In 85213, where Mountain View is located, county data showed 131 cases per 100,000 and a 6.8 percent test positivity. Mesa High School’s 85204 showed 122 cases and a positivity level of 7.5 percent.
State officials are suggesting that districts only consider closing campuses if all three benchmarks show a substantial virus spread.
While two have been trending upwards, the third – percentage of hospital visits with COVID-like symptoms has remained in the minimal spread category in Mesa and most neighboring districts.
Christ, while making multiple suggestions for dealing with the spread of the disease, said she’s not prepared to recommend new restrictions on individual and business activities.
“We continue to monitor the data on a daily basis,’’ she said, adding that her department will work with individual counties in the event of a major outbreak.
But Christ later in the week reported, “While the statewide metrics still meet the benchmarks for the moderate category of COVID-19 spread for business and school opening, we are seeing case rates, percent positivity, and COVID-like Illness increase in many counties across all regions of the state.”
She said positive test results hit 9 percent statewide and that while cases were increasing at all age levels, people in the 20-24-year age bracket now account for nearly half of all new cases.
At the press conference, Hoffman warned that people are mistaken if they there’s no difference between in-class and at-home learning.
“When our schools close to in-person instruction, it is devastating to our communities,’’ she said.
“Parents are thrown in flux as they try to decide the best model for distance learning, whether at home or at an on-site learning center,’’ Hoffman continued. “Educators must adapt quickly, transitioning from in-person and hybrid to distance learning.”
And then there are the effects on children, separated from friends and, as Christ said, at greater risk for depression and suicide.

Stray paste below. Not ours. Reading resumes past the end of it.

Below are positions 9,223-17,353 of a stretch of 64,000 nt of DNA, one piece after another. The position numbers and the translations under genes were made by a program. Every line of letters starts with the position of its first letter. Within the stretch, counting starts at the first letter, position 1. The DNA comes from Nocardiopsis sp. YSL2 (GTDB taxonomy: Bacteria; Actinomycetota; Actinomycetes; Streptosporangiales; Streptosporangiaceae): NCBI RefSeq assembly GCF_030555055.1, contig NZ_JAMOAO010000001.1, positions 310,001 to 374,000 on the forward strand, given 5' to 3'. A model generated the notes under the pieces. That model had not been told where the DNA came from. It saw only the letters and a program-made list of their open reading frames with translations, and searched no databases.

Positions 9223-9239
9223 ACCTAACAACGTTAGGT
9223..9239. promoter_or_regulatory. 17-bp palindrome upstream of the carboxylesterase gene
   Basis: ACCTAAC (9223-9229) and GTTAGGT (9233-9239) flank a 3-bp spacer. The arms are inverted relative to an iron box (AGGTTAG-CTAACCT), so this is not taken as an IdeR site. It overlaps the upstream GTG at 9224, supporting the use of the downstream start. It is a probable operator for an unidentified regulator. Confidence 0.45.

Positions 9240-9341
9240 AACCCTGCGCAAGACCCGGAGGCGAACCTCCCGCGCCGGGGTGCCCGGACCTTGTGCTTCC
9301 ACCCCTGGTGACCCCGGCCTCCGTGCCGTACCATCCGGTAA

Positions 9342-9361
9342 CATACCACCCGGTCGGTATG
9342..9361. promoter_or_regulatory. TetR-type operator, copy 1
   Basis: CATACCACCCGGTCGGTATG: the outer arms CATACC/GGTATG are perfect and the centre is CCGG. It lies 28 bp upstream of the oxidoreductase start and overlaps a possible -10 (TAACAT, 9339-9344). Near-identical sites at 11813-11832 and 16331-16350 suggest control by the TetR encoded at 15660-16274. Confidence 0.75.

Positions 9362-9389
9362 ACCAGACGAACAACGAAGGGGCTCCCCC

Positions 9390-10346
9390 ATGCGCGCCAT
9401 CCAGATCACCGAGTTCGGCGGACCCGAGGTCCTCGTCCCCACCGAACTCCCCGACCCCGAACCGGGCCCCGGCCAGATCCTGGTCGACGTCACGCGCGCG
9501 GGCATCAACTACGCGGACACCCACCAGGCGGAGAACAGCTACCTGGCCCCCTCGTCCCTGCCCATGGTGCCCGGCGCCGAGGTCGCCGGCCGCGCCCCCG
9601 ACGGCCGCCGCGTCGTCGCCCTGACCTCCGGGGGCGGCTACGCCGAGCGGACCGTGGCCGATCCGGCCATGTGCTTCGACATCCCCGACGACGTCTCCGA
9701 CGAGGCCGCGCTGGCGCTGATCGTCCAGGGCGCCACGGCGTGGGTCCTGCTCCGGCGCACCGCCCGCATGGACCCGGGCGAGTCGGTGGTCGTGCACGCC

State health and education officials are setting up a pilot program for free weekly testing of teachers.
Vail Unified Superintendent John Carruth said at the press conference that schools aren’t causing the virus surge, reiterating what Mesa school officials have been saying for weeks. “Both our experience and what I think our Pima County data are showing is that transmission is happening in the community and not within our schools,’’ he said.
Christ does have some answers to that, specifically with recommendations for what families should be doing this Thanksgiving to prevent these traditional family gatherings from turning into spreader events.
It starts, she said, with moving celebrations outside or a local park.
If that can’t happen, Christ said “create spaces’’ indoors so people can distance from one another, open doors and windows for better ventilation, and reduce the number of people gathered around the table.
“And consider celebrating virtually with your college-age students or your higher-risk and elderly relatives,’’ she said.
Paul Maryniak is the executive editor of the Tribune and Howard Fischer is with Capitol Media Services.